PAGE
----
Triple meat bagel sandwich in all its wonderful glory
This is a very common phenomena. Being healthy, fit, exercising regularly, and eating well is HARD. If it was easy, everyone would do it right? And obviously, we sure don't have an epidemic of lean people right now...
I was reading an article that Molly Galbraith posted a few weeks ago that being lean is hard, but being fat is ALSO hard. Being uncomfortable in your clothes is hard, feeling ashamed in your skin is hard, feeling judged in public is hard. Climbing a flight of stairs is hard, carrying heavy groceries is hard, picking up your child is hard, having enough energy to get through a day is hard, constantly having sugar cravings or hunger is hard, sleeping poorly is hard, having a sex drive is hard, fitting in is hard, intimate relationships are hard, health complications are hard.
Being fit can also be hard, and I believe the biggest challenge in that case is making health a priority. But is making health a priority harder than being unhealthy? And is making health a priority even that challenging?
Everything is hard in the beginning. Your first day of school, the first day at a new job, having a baby, moving to a new place, driving a car. Changing your habits are even more hard. Cutting out grains for some people seems like the end of the world in the beginning. No bread???? No rice??? No oatmeal???? A month or so later, they've forgotten how much they NEEDED their oatmeal in the morning, and now these foods are just an occasional (and actually much more enjoyable) treat. Even completely cutting yourself off from something unhealthy isn't always that horrible. For example, fast-food just isn't even an option for me. It's like it doesn't even exist, and it hasn't existed in many years, since those times I used to scarf down large onion rings at Burger King with a Slurpee or five fully-loaded tacos at Taco Bell. Eventually, these things just become habit. And anything that is habit is easier.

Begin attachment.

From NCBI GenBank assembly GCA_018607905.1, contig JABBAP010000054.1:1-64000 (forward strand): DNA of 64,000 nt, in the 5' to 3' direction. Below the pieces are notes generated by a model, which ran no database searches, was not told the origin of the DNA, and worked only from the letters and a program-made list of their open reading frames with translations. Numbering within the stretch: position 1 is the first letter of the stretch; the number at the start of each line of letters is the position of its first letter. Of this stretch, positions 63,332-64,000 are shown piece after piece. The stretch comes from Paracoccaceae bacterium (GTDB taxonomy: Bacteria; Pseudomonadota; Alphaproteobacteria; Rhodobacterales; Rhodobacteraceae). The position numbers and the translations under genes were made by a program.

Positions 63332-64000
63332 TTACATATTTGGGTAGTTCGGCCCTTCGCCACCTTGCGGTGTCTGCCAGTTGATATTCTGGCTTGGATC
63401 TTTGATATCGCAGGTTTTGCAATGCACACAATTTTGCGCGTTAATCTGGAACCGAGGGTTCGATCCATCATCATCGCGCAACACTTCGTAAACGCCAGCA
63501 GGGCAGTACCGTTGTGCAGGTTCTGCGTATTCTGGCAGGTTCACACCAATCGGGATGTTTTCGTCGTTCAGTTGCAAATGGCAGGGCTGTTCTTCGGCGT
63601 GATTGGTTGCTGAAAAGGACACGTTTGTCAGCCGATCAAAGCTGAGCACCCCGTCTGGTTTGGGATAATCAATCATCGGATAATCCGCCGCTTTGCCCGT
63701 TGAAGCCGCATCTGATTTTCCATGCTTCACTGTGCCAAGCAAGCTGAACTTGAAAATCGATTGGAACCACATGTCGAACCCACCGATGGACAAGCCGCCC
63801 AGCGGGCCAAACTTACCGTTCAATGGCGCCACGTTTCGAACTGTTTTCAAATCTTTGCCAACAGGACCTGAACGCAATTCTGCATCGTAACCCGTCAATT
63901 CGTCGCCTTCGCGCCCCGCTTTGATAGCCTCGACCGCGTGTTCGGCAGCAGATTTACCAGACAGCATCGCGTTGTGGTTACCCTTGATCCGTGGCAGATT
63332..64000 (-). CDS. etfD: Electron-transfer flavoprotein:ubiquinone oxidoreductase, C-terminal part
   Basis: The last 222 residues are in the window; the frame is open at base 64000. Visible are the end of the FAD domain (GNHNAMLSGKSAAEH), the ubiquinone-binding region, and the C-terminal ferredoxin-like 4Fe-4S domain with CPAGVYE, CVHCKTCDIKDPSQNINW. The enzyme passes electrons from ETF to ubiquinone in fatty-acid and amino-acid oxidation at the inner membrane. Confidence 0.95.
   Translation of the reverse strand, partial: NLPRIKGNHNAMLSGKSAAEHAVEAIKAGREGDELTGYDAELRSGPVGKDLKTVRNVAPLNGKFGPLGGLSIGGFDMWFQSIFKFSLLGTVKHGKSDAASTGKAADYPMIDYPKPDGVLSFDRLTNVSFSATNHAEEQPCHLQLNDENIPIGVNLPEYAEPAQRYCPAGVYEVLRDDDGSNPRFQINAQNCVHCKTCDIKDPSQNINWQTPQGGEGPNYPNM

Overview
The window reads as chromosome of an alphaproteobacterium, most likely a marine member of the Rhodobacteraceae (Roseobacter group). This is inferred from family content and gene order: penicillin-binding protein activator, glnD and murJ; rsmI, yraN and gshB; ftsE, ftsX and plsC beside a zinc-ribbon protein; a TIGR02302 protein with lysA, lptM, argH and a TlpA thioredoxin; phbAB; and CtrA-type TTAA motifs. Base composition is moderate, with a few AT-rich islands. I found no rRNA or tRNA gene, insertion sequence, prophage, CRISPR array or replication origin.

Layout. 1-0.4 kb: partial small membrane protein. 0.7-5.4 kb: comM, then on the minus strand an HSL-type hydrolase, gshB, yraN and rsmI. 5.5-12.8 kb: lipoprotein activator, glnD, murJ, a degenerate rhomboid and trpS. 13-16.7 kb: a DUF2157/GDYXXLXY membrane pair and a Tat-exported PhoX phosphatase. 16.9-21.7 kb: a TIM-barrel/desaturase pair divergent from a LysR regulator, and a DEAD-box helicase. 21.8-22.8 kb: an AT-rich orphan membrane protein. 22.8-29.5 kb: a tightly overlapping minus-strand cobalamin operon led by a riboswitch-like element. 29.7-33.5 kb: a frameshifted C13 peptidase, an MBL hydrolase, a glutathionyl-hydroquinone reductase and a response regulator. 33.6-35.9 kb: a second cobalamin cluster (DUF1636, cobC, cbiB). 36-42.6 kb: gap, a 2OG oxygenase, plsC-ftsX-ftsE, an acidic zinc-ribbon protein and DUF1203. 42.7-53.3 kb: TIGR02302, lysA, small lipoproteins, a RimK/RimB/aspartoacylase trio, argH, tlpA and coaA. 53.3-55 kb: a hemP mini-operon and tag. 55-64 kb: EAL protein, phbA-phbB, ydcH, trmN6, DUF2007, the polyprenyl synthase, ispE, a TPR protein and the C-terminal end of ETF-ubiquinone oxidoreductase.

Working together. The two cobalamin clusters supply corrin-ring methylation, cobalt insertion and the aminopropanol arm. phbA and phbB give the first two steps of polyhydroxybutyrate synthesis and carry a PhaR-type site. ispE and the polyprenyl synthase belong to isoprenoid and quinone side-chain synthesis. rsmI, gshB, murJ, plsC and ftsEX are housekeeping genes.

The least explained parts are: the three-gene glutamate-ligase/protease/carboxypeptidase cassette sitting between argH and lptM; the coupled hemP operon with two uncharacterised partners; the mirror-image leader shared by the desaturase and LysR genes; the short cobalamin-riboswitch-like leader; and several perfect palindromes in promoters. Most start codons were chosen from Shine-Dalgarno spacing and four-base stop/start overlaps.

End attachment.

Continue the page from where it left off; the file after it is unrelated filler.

Because who doesn't like soy, wheat, and autolyzed yeast powder in their taco beef?
Is making health a priority that challenging, even when it becomes habit? For starters, I think we need to change our perspective on "being fit". Yes, it's difficult at first. Yes, you will be uncomfortable. But that's like anything worthwhile. The issue is that we have this fascination lately with being "super ripped," spending an hour and a half at the gym for 6 days out of the week (and the last day is an "active recovery day" of spin class,) and CONSTANTLY undereating (did you know you need diet "breaks?") Folks, this is not necessary! In most cases, you don't need to count calories, run 3-5 miles everyday, or avoid every social eating situation. Is that your lifestyle? Dieting? Running? Guilt about eating certain foods? Or perhaps you haven't even started making an effort because you honestly never want to live this lifestyle, and of course, this is what "health" looks like, right? Never having a slice of pizza? Working out all the time?
Being healthy and fit should increase your quality of life, not decrease it.
I think this needs to be repeated for those that are already in shape as well, since it's all too easy to become consumed with "better, faster, stronger, leaner" until you begin to have some very unhealthy symptoms (irregular periods, poor sleep or recovery, cravings, etc.) For people just embarking on this journey, or perhaps those that have been in the game for awhile but are getting burnt out on a rigid lifestyle, re-direct your attention as to why you're putting all this effort in to begin with. Making health a priority does not have to be time-consuming, stressful, isolating, or restricive. If you think this is true, next time I'll share some advice on how to make living a healthy, fit lifestyle sustainable, simple, and even enjoyable!
Strongest midget girl ever